|Best Cinematography||Darius Khondji||Nominated|
|Alliance of Women Film Journalists||January 5, 2023||Best Non-English Language Film||Bardo, False Chronicle of a Handful of Truths||Nominated|||
|Georgia Film Critics Association||January 13, 2023||Best Cinematography||Darius Khondji||Nominated|||
|Critics' Choice Movie Awards||January 15, 2023||Best Foreign Language Film||Bardo, False Chronicle of a Handful of Truths||Nominated|||
|AARP Movies for Grownups Awards||January 28, 2023||Best Foreign Film||Nominated|||
|Satellite Awards||February 11, 2023||Best Motion Picture – International||Nominated|||
|Set Decorators Society of America Awards||February 14, 2023||Best Achievement in Decor/Design of a Contemporary Feature Film||Daniela Rojas Mont and Eugenio Caballero||Nominated|||
|Art Directors Guild Awards||February 18, 2023||Excellence in Production Design for a Contemporary Film||Eugenio Caballero||Nominated|||
|Golden Reel Awards||February 26, 2023||Outstanding Achievement in Sound Editing – Foreign Language Feature||Martín Hernández, Nicolas Becker, Ken Yasumoto, Alejandro Quevedo, Jaime Sainz, Carolina Santana, Alitzel Diaz, Daniel Douglass, Valeria López Mancheva, Raynier Hinojosa, Omar Blanco, Oscar Victoria, Pietu Korhonen, Alan Romero, Heikki Kossi, Alan Romero||Nominated|||
|American Society of Cinematographers Awards||March 5, 2023||Outstanding Achievement in Cinematography in Theatrical Releases||Darius Khondji||Nominated|||
|Academy Awards||March 12, 2023||Best Cinematography||Nominated|||
|Platino Awards||April 22, 2023||Best Ibero-American Film||Bardo, False Chronicle of a Handful of Truths||Nominated|||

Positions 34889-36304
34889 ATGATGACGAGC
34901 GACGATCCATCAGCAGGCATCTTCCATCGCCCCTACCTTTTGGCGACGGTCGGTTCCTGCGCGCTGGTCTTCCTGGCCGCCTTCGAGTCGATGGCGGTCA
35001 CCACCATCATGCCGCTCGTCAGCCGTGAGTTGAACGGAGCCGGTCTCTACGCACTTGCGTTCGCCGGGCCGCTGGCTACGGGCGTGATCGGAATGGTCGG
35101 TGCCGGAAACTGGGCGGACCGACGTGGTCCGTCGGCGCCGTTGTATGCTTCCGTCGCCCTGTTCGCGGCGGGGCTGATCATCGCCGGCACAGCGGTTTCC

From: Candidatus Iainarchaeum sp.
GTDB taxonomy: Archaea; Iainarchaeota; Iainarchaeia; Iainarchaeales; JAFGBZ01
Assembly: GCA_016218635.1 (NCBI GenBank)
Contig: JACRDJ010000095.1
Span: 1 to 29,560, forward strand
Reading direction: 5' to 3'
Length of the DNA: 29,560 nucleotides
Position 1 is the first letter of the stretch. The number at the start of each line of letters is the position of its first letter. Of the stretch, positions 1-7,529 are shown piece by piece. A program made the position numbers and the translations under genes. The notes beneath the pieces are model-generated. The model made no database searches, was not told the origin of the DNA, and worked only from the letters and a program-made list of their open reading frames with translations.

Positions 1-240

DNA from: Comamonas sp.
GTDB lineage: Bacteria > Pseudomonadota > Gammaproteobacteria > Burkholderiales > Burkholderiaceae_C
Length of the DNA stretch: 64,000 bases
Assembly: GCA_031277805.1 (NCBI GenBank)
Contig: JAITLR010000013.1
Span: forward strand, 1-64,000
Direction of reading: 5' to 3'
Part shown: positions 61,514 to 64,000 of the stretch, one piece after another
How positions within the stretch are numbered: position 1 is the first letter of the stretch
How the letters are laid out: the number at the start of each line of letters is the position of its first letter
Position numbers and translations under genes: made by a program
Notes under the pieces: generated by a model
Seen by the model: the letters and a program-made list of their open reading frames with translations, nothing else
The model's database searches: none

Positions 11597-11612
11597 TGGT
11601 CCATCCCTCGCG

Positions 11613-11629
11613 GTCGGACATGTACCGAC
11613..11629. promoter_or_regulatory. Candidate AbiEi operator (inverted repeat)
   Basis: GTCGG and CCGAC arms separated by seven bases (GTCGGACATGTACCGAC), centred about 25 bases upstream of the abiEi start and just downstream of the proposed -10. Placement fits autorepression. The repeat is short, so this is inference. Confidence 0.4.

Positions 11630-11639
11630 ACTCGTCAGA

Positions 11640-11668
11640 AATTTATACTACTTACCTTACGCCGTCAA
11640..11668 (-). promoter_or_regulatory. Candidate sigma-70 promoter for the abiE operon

|Best Comedy Film||Nominated|
|Best Director||Alejandro González Iñarritu||Nominated|
|Best Actor||Daniel Giménez Cacho||Nominated|
|Best Screenplay||Alejandro González Iñarritu, Nicolás Giacobone||Nominated|
|Best Art Direction||Eugenio Caballero||Nominated|
|Golden Trailer Awards||June 29, 2023||Best Foreign Trailer||"Journey" (AV Squad)||Nominated|||
|Ariel Awards||September 9, 2023||Best Picture||Bardo, False Chronicle of a Handful of Truths||Pending|||
|Best Director||Alejandro González Iñárritu||Pending|
|Best Actor||Daniel Giménez Cacho||Pending|
|Best Supporting Actor||Francisco Rubio||Pending|
|Best Cinematography||Darius Khondji||Pending|
|Best Original Score||Bryce Dessner, Alejandro G. Iñárritu||Pending|
|Best Sound||Nicolas Becker, Martín Hernández, Ken Yasumoto, Frankie Montano, Jon Taylor, Santiago Núñez||Pending|
|Best Editing||Alejandro G. Iñárritu||Pending|
|Best Art Direction||Eugenio Caballero||Pending|
|Best Makeup||Lucy Betancourt||Pending|
|Best Costume Design||Anna Terrazas||Pending|
|Best Visual Effects||Guillaume Rocheron, Olaf Wendt||Pending|